Welcome to the fifth day of Seven Hearts in Seven Days - if you are looking for more information on Congenital Heart Defects or how to get in on the giveaway - check out Saturday's post.
Today's post comes from GoofyJ at My Adventures and Antics
CHD, TGA, ASO – a few small letters that have changed my life
My son has a Congenital Heart Defect (CHD). He was born in March 2005, adorable, snuggly, starving, and seemingly perfect. It was a moment when nothing could possibly go wrong he was ten days old, gaining weight and loved a good cuddle. I gave him one last big snuggle and then left him and two of his sisters with grandma while I took the other sister on a mommy daughter date. I had no way of knowing that it was the last time I would hold him for another 2 weeks, and possibly forever. Life was perfect and wonderful, then I came home. The first thing I heard as I walked through the door was my frantic mother-in-law saying something was wrong with Jacob. I rushed into his room and there he was in his crib, eyes closed gasping for breath, moaning, limp, and non-responsive. I remember thinking at least he isn’t blue yet. I have never been so scared in my life. I called my pediatrician and talked with our incredible nurse and was told to bring him in straight away, but if he turned blue to go straight to the ER. I charged for the car and zipped over to the doctor’s office, only 2 minutes away. I grabbed my boy and charged in with the blanket on his head to keep the wind off, he must have turned blue in the two minutes it took to get there because the nurse snatched him out of my arms and went charging across the street to the hospital ER. We pounded on the ER door and before I knew it he was stripped on a table with doctors swarming around him responding to a code blue, wait it was my sons code blue! What was happening? Bewildered and shocked don’t even come close to the feelings that were charging in on me from every side.
My pediatrician came in on his day off and my husband came rushing out from work. The Bishop from my ward (congregation) met us at the hospital. I’d like to say I was the picture of calmness and confidence and that I held it together so well, but I didn’t. I was a basket case, sobbing, scared and praying my heart out.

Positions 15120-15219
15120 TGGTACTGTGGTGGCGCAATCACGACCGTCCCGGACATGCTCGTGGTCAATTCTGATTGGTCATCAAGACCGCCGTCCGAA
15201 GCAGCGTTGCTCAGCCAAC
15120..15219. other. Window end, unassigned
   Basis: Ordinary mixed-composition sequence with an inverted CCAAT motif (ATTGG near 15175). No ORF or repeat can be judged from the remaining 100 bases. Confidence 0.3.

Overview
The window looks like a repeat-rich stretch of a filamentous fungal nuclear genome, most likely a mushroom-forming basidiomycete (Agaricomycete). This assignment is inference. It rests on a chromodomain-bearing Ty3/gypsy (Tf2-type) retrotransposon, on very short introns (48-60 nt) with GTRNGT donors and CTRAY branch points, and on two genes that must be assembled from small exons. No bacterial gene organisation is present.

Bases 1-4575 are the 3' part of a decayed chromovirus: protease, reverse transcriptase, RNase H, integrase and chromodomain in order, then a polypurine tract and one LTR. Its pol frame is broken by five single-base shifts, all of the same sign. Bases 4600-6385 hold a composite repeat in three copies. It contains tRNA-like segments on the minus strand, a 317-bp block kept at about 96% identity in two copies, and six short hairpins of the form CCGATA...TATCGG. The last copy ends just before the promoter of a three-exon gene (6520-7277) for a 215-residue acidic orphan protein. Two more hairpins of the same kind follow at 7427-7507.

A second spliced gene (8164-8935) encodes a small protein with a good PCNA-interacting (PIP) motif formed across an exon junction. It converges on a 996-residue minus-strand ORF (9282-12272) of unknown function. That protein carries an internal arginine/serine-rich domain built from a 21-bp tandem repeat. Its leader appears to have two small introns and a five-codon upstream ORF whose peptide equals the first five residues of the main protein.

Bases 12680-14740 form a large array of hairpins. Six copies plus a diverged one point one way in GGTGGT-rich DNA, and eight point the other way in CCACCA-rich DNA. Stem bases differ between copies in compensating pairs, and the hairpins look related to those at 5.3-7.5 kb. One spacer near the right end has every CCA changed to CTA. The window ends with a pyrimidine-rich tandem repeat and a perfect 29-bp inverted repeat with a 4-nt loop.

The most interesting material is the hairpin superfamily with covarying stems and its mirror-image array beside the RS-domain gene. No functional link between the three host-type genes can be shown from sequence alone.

They stuck a breathing tube down his throat but nothing changed, and that is when they knew that he had a heart defect. We were grilled, any history of congenital heart defects, and they rattled off a few, to which we shock our heads blankly wondering what the jumble of words even meant. Then they were talking about transport to ICU in Emmanuel Children’s Hospital, and I knew we were in for a ride. They called for ambulance transport but when it arrived it was 5:30 p.m. and they were worried that with the traffic he wouldn’t survive the trip, in fact they weren’t sure if he even had another 20 minutes, so life flight was called in and my husband and I watched as the helicopter landed from our car and then we took off.
When we arrived at the hospital we raced up to the ICU and stopped dead in our tracks. There was a huge sign hanging on the ICU doors: STOP! EMERGENCY SURGERY IN PROGRESS! We knew it was our son and so we let them know that we were here and went to wait for a nurse to come explain what was happening. We were informed that his condition was called Transposition of the Great Arteries (TGA). His Aorta and Pulmonary arteries were switched and so the blood from the lungs with oxygen wasn’t making it out to his body it was just being sent back to his lungs. He was basically suffocating because he couldn’t get any air. They were doing a special procedure that would open a small hole in the wall of his heart that would allow the blood to mix and oxygenize to keep him alive until surgery.
They had to do it in his room because he was close to death when he arrived and they didn’t have time to set up the lab. Well it worked and he stabilized a bit and we had to wait until his body recovered from the immense shock it had underwent. Doctors explained to us that his condition was correctable through a surgery call the Arterial Switch Operation (ASO) in which they do open heart surgery and switch his arteries and all the little connecting vessels that go with them. It’s amazing they can even do all that. Jacob had surgery on Easter Sunday. He had priesthood blessings, countless prayers and fasts from all denominations, and the service we received from members of the church was amazing. We witnessed so many miracles. We finally made it home after 2 weeks in the ICU, 1 week on the regular pediatric floor, and more scary moments of collapsed lungs and low oxygen levels.
Now he is a healthy, thriving almost 5-year old. He has more energy than any other kid in my family (we have five now). Even though the experience was scary and there were times I never thought I would make it through there were so many miracles and blessings. No one ever wishes a severe illness on their child, but joy can be found even in the hardest circumstances. To close this post I would like to list seven reasons I am glad to be a mom of a child with CHD.
1. I take more time to ENJOY the children rather than worry about whether or not the dishes are done.
2. I have a closer relationship with God, my husband, and family.
3. I have a new appreciation for life and the wonder of how glorious it is.
4. I don’t take as many things for granted – I realize every moment is a precious moment that can be lost and never retrieved
5. I have met a whole lot of neat people that I wouldn’t have met otherwise. Lets face it – no one WANTS to be in this situation but great friendships are formed because of it.
6. I remember to snuggle a little longer, and to never let the kids leave without a hug (they will love that as teenagers, won’t they?)
7. I realize that when I lack the strength to carry on, the Lord picks me up and carries me the rest of the way.